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Frequently Asked Questions

 

ASVAB Test

I understand I have to take a test prior to enlisting. What is the test and where do I take it?

The Armed Services Vocational Aptitude Battery (ASVAB) is a multiple-choice test that helps you better understand your strengths and is one of the things that helps identify which jobs (Military Occupational Specialties) are best for you. Most major bookstores carry ASVAB tutorial books that you can purchase.

 

Benefits/VA Benefits

I served in the National Guard for 10 years but did not retire. What benefits am I entitled to?
If you were not medically retired from the service and did not serve in a combat/war zone, you will have to contact the Department of Veterans Affairs to see if you are entitled to any benefits.


What Veterans Administration benefits am I entitled to as a former member of the National Guard?
Benefits for former National Guard members have many variables that must be individually addressed before benefits can be assessed. Contact the Department of Veterans Affairs directly for information about any benefits you may be entitled to.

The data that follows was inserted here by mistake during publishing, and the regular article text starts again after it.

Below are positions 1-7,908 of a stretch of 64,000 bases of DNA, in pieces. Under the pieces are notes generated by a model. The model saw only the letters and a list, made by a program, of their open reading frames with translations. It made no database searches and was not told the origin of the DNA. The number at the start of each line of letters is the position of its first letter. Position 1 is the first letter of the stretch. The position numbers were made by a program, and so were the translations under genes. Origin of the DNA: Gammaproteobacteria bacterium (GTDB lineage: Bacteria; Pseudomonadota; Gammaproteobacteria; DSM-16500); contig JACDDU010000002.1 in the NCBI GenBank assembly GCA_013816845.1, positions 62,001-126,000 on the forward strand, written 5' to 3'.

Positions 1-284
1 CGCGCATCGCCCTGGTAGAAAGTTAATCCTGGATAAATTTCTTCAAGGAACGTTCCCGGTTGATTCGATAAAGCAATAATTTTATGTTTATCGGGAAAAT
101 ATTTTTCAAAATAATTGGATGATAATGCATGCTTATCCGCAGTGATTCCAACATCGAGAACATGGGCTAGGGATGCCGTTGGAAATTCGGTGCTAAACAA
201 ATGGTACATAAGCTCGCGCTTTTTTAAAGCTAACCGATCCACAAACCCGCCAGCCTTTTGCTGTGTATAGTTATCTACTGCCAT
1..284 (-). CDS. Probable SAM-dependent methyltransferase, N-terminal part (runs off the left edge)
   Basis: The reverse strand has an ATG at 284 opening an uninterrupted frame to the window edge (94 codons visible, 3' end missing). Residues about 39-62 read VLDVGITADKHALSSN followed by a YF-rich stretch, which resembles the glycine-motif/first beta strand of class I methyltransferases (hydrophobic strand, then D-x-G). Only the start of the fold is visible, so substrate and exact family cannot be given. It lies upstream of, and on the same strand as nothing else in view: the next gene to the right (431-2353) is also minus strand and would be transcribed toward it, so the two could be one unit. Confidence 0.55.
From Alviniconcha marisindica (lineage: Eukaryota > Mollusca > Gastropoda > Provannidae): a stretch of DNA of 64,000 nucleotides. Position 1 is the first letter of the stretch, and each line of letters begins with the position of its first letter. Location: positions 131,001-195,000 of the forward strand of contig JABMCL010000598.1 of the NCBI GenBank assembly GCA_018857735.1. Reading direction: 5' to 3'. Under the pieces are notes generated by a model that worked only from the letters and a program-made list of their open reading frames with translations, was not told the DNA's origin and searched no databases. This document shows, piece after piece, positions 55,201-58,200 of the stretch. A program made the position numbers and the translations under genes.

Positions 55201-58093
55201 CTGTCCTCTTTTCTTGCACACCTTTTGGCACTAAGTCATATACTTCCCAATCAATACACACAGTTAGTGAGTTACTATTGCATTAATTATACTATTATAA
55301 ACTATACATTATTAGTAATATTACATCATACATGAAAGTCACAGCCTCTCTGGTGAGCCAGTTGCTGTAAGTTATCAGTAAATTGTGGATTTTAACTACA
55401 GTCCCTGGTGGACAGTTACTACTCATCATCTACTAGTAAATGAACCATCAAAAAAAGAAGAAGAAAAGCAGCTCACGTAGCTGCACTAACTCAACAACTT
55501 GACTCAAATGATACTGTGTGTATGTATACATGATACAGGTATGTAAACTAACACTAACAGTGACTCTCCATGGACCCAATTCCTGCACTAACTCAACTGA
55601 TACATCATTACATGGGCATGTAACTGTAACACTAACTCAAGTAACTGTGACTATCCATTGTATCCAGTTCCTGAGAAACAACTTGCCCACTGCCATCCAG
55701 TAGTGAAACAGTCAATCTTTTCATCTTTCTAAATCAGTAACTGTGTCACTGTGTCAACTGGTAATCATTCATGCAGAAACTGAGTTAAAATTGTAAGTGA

My spouse served in the National Guard and is deceased. What benefits am I entitled to as the spouse?
It depends on whether your spouse retired from the Guard. If so, contact your nearest military installation for information about claiming your benefits. If not, you may be entitled to some benefits through the Department of Veterans Affairs.


If I'm a traditional reservist on active duty and I'm killed, will my family receive the same benefits as an active duty family?
The family of a traditional reservist who dies while on active duty is entitled to many of the same benefits as an active duty family, including ID cards, medical services, commissary, exchange and morale, welfare and recreation activities. Eligibility for other privileges are covered in item #2. Privileges for children are until age 21 or the eve of 23rd birthday if enrolled fulltime in an accredited institution of higher learning. Spouse is eligible unless he/she remarries. If spouse, remarries and subsequently divorces he/she will get back all privileges except medical.